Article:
Aristotelian Ethics: Doing Good, and Feeling Good doing it

Aristotle was an ancient Greek philosopher who lived from 384 to 322 BCE. He is widely considered to be one of the greatest figures in the history of philosophy, with treatises spanning all the way from aesthetics to metaphysics. However, he is perhaps best known for his ethical system, which he expounds in the Nicomachean Ethics. This system of virtue ethics focuses on the character of the moral agent, rather than the types of acts said agent ought to perform. This is because Aristotle believed it impossible to establish a completely objective and universal set of ethical rules. Accordingly, most of the doctrines found in his virtue ethics are flexible and, in a sense, relativistic.


The ultimate aim of ethics, says Aristotle, is “eudaimonia”, which can be roughly translated to mean “happiness” or “flourishing”. In order to demonstrate this, he employs a teleological argument. Teleological arguments assume that there is some function or purpose inherent in the world (or at least a particular part of it). Accordingly, Aristotle claims that just as a shoe has the function of shielding and insulating the feet, and a shoemaker has the function of manufacturing such shoes, man (sic) must have a function too. He determines that this function or end is eudaimonia or flourishing. However, it is a misconception to view eudaimonia as a point to be reached, rather it is something that characterizes one’s total life. As such, one can never pass in and out of eudaimonia, but one can pass in and out of the path that yields it.

The Doctrine of the Mean

Aristotle’s doctrine of the mean (aka the golden mean) is often misunderstood to signify a life of moderation. However, while this may be true in certain cases, the doctrine in general does not prescribe anything so concrete. Rather, the golden mean urges us to always engage in every activity to the right amount. That is, such that we do not engage in said activity with excess or deficiency. What constitutes the mean will differ between agents and between situations. Aristotle prescribes various procedures to aid in this determination, but describing them here would be excessive and thereby violate the doctrine of the mean :P.

Cultivating Virtue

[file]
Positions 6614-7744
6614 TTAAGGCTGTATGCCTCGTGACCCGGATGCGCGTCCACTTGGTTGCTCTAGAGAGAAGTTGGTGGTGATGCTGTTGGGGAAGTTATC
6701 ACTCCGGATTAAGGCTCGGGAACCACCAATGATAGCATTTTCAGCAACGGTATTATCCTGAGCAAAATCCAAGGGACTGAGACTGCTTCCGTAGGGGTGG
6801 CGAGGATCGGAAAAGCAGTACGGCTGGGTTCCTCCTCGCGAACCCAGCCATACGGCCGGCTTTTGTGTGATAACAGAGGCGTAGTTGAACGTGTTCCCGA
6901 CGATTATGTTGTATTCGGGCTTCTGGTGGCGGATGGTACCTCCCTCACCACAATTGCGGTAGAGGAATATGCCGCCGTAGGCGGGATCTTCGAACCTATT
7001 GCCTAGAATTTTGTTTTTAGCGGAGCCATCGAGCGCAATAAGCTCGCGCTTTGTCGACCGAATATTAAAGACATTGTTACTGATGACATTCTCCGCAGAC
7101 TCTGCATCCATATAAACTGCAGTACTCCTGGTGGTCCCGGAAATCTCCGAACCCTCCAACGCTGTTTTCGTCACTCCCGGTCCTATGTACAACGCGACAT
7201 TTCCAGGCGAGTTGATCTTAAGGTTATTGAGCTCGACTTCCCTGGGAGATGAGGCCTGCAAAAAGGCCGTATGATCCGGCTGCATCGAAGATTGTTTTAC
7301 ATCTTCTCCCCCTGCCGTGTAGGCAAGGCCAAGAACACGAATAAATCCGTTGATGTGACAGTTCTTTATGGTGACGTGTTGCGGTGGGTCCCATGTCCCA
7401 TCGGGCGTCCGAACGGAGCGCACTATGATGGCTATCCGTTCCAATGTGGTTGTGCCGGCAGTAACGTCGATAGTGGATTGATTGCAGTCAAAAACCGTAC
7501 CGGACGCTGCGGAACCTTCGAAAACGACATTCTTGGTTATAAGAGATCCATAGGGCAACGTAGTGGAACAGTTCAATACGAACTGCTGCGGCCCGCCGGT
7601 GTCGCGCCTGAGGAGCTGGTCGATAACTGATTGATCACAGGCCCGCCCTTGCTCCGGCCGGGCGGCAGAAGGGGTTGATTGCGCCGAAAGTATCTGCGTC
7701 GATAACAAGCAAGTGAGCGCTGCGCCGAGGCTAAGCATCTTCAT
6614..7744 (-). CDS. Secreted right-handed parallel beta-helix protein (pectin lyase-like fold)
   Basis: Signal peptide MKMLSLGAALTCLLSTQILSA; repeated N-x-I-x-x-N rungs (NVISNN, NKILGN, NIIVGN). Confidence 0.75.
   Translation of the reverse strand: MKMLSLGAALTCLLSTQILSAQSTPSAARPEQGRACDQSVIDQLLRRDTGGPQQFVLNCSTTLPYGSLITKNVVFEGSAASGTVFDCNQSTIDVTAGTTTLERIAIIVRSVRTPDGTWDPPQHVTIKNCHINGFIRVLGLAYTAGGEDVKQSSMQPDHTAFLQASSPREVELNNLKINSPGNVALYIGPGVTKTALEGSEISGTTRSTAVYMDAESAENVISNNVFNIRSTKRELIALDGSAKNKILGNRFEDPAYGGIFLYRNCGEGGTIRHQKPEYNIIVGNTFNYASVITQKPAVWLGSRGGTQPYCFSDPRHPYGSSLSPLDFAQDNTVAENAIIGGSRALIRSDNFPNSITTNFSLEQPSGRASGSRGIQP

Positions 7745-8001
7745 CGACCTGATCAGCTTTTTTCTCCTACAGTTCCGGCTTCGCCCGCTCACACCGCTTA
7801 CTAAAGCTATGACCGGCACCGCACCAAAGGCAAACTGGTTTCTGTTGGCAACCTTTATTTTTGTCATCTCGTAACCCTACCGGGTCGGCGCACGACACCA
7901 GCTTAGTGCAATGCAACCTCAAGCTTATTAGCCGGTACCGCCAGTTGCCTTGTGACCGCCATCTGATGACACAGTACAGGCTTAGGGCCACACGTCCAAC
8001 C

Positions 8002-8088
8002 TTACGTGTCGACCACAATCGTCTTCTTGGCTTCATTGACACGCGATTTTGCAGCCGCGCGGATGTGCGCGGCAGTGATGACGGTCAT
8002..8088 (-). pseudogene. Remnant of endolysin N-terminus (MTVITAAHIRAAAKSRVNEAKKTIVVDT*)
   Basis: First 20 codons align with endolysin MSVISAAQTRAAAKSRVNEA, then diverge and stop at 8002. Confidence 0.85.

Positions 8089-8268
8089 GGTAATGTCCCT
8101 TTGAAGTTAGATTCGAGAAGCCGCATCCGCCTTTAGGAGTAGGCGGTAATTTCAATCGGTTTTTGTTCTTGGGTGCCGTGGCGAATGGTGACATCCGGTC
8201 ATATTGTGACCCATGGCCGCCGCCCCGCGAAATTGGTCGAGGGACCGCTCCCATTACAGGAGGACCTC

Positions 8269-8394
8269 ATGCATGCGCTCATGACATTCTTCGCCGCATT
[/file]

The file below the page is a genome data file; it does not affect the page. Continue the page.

Aristotle claims that the virtuous agent should not merely perform virtuous acts, but should enjoy performing them. Likewise, one should feel aversion when performing base acts. Anyone who does not experience these reactions is defective and must have had a distorted upbringing. Accordingly, he contends that these proper responses to virtuous and base acts can be cultivated through habituation; proper education, says Aristotle, should facilitate this habituation process.

The Good Life

Several common conceptions of the good life are enumerated and critiqued in the Nichomachean Ethics, the good life being that which most effectively leads to eudaimonia. One is the life of pleasure, which Aristotle discards as fleeting and contingent, since there are many situations and constitutions that don’t allow for pleasure and even when a pleasurable act is successfully performed it does not yield a lasting benefit. Additionally, a life of pleasure seems compatible with sleep, and according to Aristotle things active are superior to things passive, so this also counts against it. Another is the life of honor, which Aristotle also denies, saying that it is dependent upon the perception of the public, since one can only have honor if one is honored. He claims that the best way of life must not be contingent, so the life of honor cannot be the good life. Furthermore, a life of honor seems compatible with a life of treachery, since one can acquire honor undeserved. He concludes that the good life is the contemplative life, or the life of reason, for it can be pursued and maintained independent of any peripheral circumstances; also, it is reason that characterizes humanity and separates us from the “lower animals”. However, Aristotle believed that all of these ways of life should be pursued to some degree, so he was against the ascetic lifestyle of complete renunciation. He believed that eudaimonia required a mixture of pleasure, honor, and reason, among other things, prioritized properly.


Aristotle devised an ethical system that still holds immense influence today, though it is typically superseded by those of Mill and Kant. I believe Joey has already submitted a post on Kantian ethics, so I recommend that anyone who wants a more comprehensive understanding of major trends in ethical thought refer to that in addition to this article. I expect to be composing an article on Mill’s Utilitarianism in the near future, so together these should provide a helpful glimpse into ethics through history. I hope this was informative 😛

Posted in Legacy.


  1. Thanks Zack! Super posting brilliant succinct clarity and keen to look int milland kant now!

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